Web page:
“Our service provider can scale instantaneously to 40 million users, and when visitors drop off, we scale back,” he says. “It’s all handled.”
Such transitions are becoming commonplace. Improving storage management is a pillar of the government’s effort to optimize data centers. To meet requirements from the Federal Information Technology Acquisition Reform Act (FITARA), the Data Center Optimization Initiative requires agencies transition to cost-effective infrastructure.
While agencies are following different paths, the result is nearly identical: simpler and more efficient storage management, consolidation, increased reliability, improved service and cost savings. The U.S. Agency for International Development, for example, has committed to cloud storage.
“Our customers have different needs. The cloud allows us to focus on categorizing our data based on those needs like fast response times, reliability, availability and security,” says Lon Gowen, USAID’s chief strategist and special advisor to the CIO. “We find the service providers that meet those category requirements, and then we let the service providers focus on the details of the technology.”
To read the complete article click on the link below;
The cloud continues to dominate IT as businesses make their infrastructure decisions based on cost and agility. Public cloud, where shared infrastructure is paid for and utilized only when needed, is the most popular model today. However, more and more organizations are addressing security concerns by creating their own private clouds. As businesses deploy private cloud infrastructure, they are adopting techniques used in the public cloud to control costs. Gone are the traditional arrays and network switches of the past, replaced with software-defined data centers running on industry standard servers.
Features which improve efficiency make the cloud model more effective by reducing costs and increasing data transfer speeds. One such feature which is particularly effective in cloud environments is inline data reduction. This is a technology that can be used to lower the costs of data in transit and at rest. In fact, data reduction delivers unique benefits to each model of cloud deployment.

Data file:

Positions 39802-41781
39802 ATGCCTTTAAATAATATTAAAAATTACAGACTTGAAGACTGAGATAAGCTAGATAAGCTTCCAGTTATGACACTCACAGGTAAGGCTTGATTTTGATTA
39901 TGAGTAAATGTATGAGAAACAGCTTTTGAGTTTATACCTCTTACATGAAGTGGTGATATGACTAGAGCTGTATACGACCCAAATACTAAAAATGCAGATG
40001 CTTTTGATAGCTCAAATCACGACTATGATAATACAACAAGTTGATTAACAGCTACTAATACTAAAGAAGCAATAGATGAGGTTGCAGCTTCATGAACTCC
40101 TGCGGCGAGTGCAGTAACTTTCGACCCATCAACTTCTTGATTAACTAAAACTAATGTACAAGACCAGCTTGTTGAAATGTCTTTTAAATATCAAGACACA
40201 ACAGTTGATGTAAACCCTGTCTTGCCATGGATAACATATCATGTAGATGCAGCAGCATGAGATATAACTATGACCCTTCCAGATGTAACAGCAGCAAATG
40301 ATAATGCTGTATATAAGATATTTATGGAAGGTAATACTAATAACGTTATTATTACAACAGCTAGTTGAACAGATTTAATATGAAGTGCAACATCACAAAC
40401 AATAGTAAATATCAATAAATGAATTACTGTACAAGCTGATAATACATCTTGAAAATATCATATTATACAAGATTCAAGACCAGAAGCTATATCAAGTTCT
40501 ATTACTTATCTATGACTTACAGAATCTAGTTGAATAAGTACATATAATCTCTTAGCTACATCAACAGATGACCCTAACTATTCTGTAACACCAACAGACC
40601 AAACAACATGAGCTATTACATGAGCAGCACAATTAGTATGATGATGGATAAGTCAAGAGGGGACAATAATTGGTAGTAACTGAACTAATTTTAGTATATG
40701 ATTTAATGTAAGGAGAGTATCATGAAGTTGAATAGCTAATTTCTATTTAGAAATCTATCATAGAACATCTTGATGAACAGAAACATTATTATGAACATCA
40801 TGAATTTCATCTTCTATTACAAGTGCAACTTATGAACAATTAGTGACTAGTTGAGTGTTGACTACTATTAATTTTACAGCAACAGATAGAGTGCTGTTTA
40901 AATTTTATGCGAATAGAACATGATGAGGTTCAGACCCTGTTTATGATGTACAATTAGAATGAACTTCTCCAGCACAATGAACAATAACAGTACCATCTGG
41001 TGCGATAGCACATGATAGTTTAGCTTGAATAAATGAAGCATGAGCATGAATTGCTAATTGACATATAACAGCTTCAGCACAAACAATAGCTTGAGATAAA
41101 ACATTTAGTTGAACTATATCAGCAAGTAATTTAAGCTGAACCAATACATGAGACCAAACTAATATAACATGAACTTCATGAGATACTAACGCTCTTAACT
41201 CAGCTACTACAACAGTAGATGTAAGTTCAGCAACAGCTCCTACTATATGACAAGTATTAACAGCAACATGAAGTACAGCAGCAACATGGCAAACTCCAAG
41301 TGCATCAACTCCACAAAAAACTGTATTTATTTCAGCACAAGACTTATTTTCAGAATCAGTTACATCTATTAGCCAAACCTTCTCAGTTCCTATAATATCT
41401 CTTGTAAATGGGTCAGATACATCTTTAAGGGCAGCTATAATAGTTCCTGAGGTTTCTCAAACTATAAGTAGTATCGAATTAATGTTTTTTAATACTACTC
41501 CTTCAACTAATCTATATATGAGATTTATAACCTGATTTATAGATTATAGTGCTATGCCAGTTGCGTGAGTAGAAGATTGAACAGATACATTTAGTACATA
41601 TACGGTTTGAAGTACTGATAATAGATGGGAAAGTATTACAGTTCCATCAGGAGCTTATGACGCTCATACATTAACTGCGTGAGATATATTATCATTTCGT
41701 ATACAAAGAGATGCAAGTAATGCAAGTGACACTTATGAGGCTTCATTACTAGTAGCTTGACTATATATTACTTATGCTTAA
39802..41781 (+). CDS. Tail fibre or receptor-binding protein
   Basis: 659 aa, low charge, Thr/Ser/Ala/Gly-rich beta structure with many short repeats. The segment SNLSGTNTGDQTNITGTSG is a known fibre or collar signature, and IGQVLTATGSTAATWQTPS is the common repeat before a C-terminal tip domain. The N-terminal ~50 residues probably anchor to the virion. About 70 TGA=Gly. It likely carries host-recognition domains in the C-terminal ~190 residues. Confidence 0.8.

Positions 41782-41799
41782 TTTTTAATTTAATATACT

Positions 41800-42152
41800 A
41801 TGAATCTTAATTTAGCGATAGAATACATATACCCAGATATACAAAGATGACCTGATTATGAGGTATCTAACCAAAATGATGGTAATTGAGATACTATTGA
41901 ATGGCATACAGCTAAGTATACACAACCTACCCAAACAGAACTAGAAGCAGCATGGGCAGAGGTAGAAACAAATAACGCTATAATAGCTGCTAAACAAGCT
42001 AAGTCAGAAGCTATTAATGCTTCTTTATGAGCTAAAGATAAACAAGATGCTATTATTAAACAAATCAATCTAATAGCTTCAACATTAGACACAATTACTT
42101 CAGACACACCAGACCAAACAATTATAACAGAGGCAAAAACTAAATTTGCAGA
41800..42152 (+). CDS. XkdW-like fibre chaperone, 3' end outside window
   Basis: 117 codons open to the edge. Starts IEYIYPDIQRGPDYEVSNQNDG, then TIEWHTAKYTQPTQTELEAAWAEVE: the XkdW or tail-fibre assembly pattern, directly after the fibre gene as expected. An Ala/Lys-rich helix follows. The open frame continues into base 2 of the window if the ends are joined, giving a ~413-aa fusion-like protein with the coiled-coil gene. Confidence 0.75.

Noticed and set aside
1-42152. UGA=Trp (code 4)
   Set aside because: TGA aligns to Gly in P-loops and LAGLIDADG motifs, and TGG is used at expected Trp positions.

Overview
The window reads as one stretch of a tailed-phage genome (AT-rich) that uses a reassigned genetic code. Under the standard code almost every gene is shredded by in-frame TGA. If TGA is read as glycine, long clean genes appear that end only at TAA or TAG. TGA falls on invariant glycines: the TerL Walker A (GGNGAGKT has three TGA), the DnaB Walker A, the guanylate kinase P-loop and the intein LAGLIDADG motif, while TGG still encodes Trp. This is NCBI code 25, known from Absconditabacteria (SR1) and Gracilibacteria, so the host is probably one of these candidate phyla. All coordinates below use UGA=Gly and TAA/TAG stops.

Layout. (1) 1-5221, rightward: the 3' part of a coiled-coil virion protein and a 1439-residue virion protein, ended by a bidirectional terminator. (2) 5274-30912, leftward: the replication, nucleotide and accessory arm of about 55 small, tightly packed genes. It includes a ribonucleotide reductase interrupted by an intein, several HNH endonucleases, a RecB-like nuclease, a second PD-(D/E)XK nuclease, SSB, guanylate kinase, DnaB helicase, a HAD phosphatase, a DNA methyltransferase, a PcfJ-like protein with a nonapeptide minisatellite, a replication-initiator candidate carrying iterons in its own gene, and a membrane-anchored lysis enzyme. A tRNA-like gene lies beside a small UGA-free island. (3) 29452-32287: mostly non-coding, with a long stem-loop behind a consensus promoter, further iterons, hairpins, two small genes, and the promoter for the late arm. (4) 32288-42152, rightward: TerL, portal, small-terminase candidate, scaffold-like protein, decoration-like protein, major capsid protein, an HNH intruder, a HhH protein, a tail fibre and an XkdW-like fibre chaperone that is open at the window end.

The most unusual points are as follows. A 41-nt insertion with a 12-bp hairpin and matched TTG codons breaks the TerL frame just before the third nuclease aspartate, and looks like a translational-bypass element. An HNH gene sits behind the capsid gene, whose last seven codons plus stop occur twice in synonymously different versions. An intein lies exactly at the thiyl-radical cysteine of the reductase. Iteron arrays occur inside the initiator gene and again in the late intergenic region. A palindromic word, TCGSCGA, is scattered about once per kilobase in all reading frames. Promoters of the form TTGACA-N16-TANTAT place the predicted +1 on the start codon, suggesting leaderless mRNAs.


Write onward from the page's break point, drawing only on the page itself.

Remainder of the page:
For the entire article please click on the link below;
Permabit exhibits VDO for Data Centers at Red Hat Summit 2017 Permabit Technology Corporation will show its Permabit Virtual Data Optimizer (VDO) with patented deduplication, HIOPS Compression ® , and thin provisioning at Red Hat Summit 2017, held May 2-4 at the Boston Convention and Exhibition Center. Permabit will exhibit in the Storage Partner Showcase (Booth #206).
VDO is the only production-ready, modular data reduction solution for the Linux block storage stack. It is fully supported by Permabit on Red Hat Enterprise Linux and is compatible with Red Hat Ceph Storage and Red Hat Gluster Storage. As a ready-to-run kernel module for Linux, VDO works transparently with Linux block devices and file systems across all types of storage, as well as a broad range of open-source and commercial software solutions. This unique block-level approach enables Permabit customers to leverage existing file systems, volume management, and data protection, as well as deliver 4 KB inline, high-performance data reduction to Linux storage environments both on-premises and in the cloud.
VDO is used by the world’s largest financial and communications companies and large government agencies. VDO data reduction delivers dramatically better data density for public/private/hybrid cloud storage, reducing storage capacity consumption and service demands while delivering IT infrastructure operating costs that are up to six times lower.
Red Hat Summit is the premier open-source technology event to showcase the latest and greatest in cloud computing, platform, virtualization, middleware, storage, and systems management technologies. Thousands of attendees gain insight into topics such as big data, mobile, storage, Internet of Things, security, and DevOps in training sessions, technology sessions, hands-on labs, presentations, and professional networking opportunities.
For additional information on Red Hat Summit visit https://www.redhat.com/en/summit/2017
I get asked about VDO performance all the time and I’ve written several posts about big systems where we’ve seen spectacular performance numbers including 8 GB/s throughput and 650,000 mixed random 4 KB IOPS. But what about performance on smaller systems for developers? How about a laptop? A couple weeks ago I installed VDO version 6 on my Lenovo X230 laptop running Red Hat Enterprise Linux 7.3 and here’s a…
A high-stakes game is playing out today as Amazon, Google, and Microsoft compete for leadership in cloud services markets that are projected to total in the hundreds of billions of dollars by 2020. In the last quarter alone, they spent a combined $9B to build out data centers to support the exploding cloud market (WSJ, 4/7/17). There is little question whether this triumvirate will be successful in their cloud efforts…
Organizations struggling to keep up with demand for private cloud storage are suddenly confronting the need for huge data center expansion which can run up to $3000/square foot.
Combining Permabit VDO with open source private cloud storage maximizes data center density, reducing the need for expansion while also lowering operational costs of power and cooling. Permabit Labs testing of VDO with unstructured data repositories on Red Hat Storage saw data reduction rate of 2:1. Permabit Labs Testing in Virtual Disk Image environments saw VDO compression and deduplication deliver up to 6:1 data reduction rates with Red Hat Storage.
View the video ……click the link below